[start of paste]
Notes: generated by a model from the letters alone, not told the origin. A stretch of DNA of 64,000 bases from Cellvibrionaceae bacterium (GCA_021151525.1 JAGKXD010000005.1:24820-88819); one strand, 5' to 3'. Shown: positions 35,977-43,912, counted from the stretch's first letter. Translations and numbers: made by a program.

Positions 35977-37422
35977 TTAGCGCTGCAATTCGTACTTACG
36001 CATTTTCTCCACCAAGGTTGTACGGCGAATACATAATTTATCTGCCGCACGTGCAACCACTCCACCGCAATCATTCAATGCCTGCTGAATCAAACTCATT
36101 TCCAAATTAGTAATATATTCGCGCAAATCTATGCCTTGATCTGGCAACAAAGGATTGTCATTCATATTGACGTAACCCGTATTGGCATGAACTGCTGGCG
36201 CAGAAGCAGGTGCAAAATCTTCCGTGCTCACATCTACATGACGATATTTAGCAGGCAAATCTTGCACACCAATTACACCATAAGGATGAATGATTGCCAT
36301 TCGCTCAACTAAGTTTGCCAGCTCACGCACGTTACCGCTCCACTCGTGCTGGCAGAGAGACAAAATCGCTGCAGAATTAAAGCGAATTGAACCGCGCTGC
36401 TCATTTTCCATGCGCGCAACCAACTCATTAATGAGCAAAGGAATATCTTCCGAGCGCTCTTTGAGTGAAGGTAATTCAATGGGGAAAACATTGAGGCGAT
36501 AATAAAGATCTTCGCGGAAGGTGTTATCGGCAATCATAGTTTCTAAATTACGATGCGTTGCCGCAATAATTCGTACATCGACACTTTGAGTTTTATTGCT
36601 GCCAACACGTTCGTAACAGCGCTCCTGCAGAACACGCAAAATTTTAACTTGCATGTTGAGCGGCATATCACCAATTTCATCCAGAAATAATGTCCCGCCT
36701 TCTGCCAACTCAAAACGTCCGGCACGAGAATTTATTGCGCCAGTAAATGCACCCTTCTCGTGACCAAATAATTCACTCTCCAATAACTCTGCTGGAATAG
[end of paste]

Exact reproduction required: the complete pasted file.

Notes: generated by a model from the letters alone, not told the origin. A stretch of DNA of 64,000 bases from Cellvibrionaceae bacterium (GCA_021151525.1 JAGKXD010000005.1:24820-88819); one strand, 5' to 3'. Shown: positions 35,977-43,912, counted from the stretch's first letter. Translations and numbers: made by a program.

Positions 35977-37422
35977 TTAGCGCTGCAATTCGTACTTACG
36001 CATTTTCTCCACCAAGGTTGTACGGCGAATACATAATTTATCTGCCGCACGTGCAACCACTCCACCGCAATCATTCAATGCCTGCTGAATCAAACTCATT
36101 TCCAAATTAGTAATATATTCGCGCAAATCTATGCCTTGATCTGGCAACAAAGGATTGTCATTCATATTGACGTAACCCGTATTGGCATGAACTGCTGGCG
36201 CAGAAGCAGGTGCAAAATCTTCCGTGCTCACATCTACATGACGATATTTAGCAGGCAAATCTTGCACACCAATTACACCATAAGGATGAATGATTGCCAT
36301 TCGCTCAACTAAGTTTGCCAGCTCACGCACGTTACCGCTCCACTCGTGCTGGCAGAGAGACAAAATCGCTGCAGAATTAAAGCGAATTGAACCGCGCTGC
36401 TCATTTTCCATGCGCGCAACCAACTCATTAATGAGCAAAGGAATATCTTCCGAGCGCTCTTTGAGTGAAGGTAATTCAATGGGGAAAACATTGAGGCGAT
36501 AATAAAGATCTTCGCGGAAGGTGTTATCGGCAATCATAGTTTCTAAATTACGATGCGTTGCCGCAATAATTCGTACATCGACACTTTGAGTTTTATTGCT
36601 GCCAACACGTTCGTAACAGCGCTCCTGCAGAACACGCAAAATTTTAACTTGCATGTTGAGCGGCATATCACCAATTTCATCCAGAAATAATGTCCCGCCT
36701 TCTGCCAACTCAAAACGTCCGGCACGAGAATTTATTGCGCCAGTAAATGCACCCTTCTCGTGACCAAATAATTCACTCTCCAATAACTCTGCTGGAATAG